Buying your first piano or keyboard can be a daunting task. You want to buy a decent instrument, but not pay to much. You also probably don’t know if you (or your child) are really going to like playing, so investing in an expensive instrument could be potentially costly. So here are a few tips to hopefully make the process easier.
1.) You could start on a keyboard first. There are pretty decent keyboards to be had for the £ 200-300 mark. Now these won’t have weighted keys, but they are all touch-sensitive these days, so it gives you a certain feel of realism. Weighted keys are electronic keyboard keys that include a mechanism inside the keyboard that makes it feel more like a real piano. When you hit a key on an upright piano, wood, metal felt and springs all start moving, and that gives it a certain touch, which you don’t get from a keyboard that has no weighted keys.
2.) Yamaha instruments are a safe bet. And that is true for any instrument. Yamaha pianos are ubiquitous. After the 2nd World War, as more and more French, Germand and English piano makers closed down, or had been destroyed during the war, Yamaha started cornering the market in student instruments in a big way. This means that 2nd hand they are also a good bet. The downside with Yamaha pianos is that on the whole they are very bright (not something I personally like), though there are some examples out there that aren’t. Their grand pianos don’t suffer from this exaggerated brightness.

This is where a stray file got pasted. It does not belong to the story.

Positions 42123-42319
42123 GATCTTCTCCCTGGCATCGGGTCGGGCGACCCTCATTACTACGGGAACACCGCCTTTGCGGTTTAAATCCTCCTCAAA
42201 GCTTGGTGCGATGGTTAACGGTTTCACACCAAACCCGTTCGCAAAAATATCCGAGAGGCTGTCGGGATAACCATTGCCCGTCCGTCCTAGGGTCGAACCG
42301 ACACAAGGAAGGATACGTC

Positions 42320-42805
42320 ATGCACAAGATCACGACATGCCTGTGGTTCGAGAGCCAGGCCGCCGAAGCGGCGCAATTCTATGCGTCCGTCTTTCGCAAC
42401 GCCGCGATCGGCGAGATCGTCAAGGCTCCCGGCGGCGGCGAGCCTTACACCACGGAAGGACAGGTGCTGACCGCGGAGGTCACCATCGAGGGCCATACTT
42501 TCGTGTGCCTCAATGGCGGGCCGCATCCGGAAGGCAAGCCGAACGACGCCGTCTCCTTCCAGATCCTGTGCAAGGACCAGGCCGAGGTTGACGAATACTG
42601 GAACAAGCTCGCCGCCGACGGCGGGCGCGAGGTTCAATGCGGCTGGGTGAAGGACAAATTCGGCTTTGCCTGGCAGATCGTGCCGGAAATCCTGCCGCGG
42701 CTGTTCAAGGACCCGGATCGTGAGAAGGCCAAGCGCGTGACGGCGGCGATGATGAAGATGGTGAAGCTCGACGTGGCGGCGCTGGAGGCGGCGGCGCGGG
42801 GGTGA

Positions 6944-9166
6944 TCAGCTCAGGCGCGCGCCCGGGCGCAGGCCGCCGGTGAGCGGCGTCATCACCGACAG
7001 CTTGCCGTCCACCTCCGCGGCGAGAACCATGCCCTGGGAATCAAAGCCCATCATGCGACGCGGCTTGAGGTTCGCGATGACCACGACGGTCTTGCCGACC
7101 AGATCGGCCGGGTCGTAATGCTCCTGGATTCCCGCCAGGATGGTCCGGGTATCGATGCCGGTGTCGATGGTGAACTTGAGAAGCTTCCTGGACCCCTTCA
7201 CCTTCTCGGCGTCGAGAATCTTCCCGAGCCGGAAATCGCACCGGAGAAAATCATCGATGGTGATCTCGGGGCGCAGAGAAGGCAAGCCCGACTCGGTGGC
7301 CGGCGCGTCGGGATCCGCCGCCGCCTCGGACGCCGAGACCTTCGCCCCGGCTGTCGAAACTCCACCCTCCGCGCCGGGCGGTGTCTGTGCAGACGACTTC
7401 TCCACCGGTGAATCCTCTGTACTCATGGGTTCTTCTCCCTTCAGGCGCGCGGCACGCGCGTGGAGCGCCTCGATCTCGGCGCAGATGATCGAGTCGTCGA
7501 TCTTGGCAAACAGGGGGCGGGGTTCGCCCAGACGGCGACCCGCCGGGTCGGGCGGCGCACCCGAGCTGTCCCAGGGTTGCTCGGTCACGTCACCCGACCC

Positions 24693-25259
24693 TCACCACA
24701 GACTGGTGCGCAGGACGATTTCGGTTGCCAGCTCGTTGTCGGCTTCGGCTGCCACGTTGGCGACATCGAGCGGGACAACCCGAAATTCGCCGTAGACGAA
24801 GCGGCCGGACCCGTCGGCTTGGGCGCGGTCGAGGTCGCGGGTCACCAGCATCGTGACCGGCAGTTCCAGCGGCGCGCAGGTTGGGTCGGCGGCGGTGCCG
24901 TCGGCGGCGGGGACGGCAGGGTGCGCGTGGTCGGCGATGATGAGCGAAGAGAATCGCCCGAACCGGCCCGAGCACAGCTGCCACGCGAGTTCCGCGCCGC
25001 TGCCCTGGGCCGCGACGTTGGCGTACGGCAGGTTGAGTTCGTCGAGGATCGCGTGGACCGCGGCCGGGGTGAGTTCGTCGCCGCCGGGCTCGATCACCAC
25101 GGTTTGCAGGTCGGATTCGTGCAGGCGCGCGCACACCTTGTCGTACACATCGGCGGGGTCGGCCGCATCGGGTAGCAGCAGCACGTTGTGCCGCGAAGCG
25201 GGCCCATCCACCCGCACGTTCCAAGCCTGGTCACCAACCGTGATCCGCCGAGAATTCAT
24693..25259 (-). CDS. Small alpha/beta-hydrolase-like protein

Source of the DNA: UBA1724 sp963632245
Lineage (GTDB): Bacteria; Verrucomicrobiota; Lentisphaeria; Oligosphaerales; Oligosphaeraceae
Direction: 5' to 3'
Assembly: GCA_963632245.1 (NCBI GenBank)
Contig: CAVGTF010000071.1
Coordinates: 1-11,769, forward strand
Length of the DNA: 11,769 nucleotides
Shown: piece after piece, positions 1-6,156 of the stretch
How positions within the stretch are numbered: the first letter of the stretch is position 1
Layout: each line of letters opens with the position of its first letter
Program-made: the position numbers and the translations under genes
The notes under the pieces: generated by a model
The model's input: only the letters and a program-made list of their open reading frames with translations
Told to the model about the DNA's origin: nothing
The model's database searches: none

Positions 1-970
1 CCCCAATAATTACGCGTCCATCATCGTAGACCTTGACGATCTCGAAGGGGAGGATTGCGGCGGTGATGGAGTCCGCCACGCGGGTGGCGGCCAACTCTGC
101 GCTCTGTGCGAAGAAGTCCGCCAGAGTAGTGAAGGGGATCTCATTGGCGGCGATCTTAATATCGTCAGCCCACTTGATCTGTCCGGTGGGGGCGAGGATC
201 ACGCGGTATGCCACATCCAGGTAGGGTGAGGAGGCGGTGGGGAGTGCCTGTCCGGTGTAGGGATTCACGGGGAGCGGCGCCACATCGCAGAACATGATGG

3.) Calvinovas (By Yamana) are also a safe bet. As with upright panos, the digital keyboard market is dominated by Yamaha, and they are genuinely good instruments. On the whole they have weighted keys.
4.) If you have bit more money to spend, buy a Roland keyboard. If Yamaha are the VW’s of digital pianos (keyboards), then Roland are the BMW’s. They are just a few notches up in quality. But you obviously pay more as well.
5.) As with cars, be careful if buying 2nd hand (piano). It is hard to know what to look for when buying 2nd hand, and I’ve seen some reconditioned pianos sold at dealer’s shops that I wouldn’t touch with a barge-pole. On the whole large dealers can be trusted, but the mark-up can be huge. With pianos if there is a crack in the sound-board, you can still play it , but repairs are costly, as the whole piano has to be taken apart. The analogy in car terms I guess would be a head gasket going. The thing is it is hard for a layman to spot a piano for a cracked sound-baord. Best thing is the find a piano teacher in your area, ask him for advice/pay him to come along to look at the instrument you are interested in.
6.) Keyboards are easier to buy 2nd hand. As it is easier to work out if something doesn’t work!
7.) Having said all that it makes a lot more sense to buy a piano 2nd hand. As new ones are way more expensive.
8.) Rent to buy schemes can be very useful. Many music-shops offer so called rent to buy schemes. With these you rent the instrument for a set period, say 6 months, and if you decide you don’t want to continue, you hand it back to the shop. If however, you decide you like the instrument, the previous 6 months rental are taken as the first payment. This scheme works well for both customers and retailers.
9.) A good piano will hold its value. So even if you decide not to keep it, you will lose little if you sell (assuming you bought 2nd hand)
10.) At the very least you have to spend £2,000 for a half-decent 2nd hand piano. Ouch.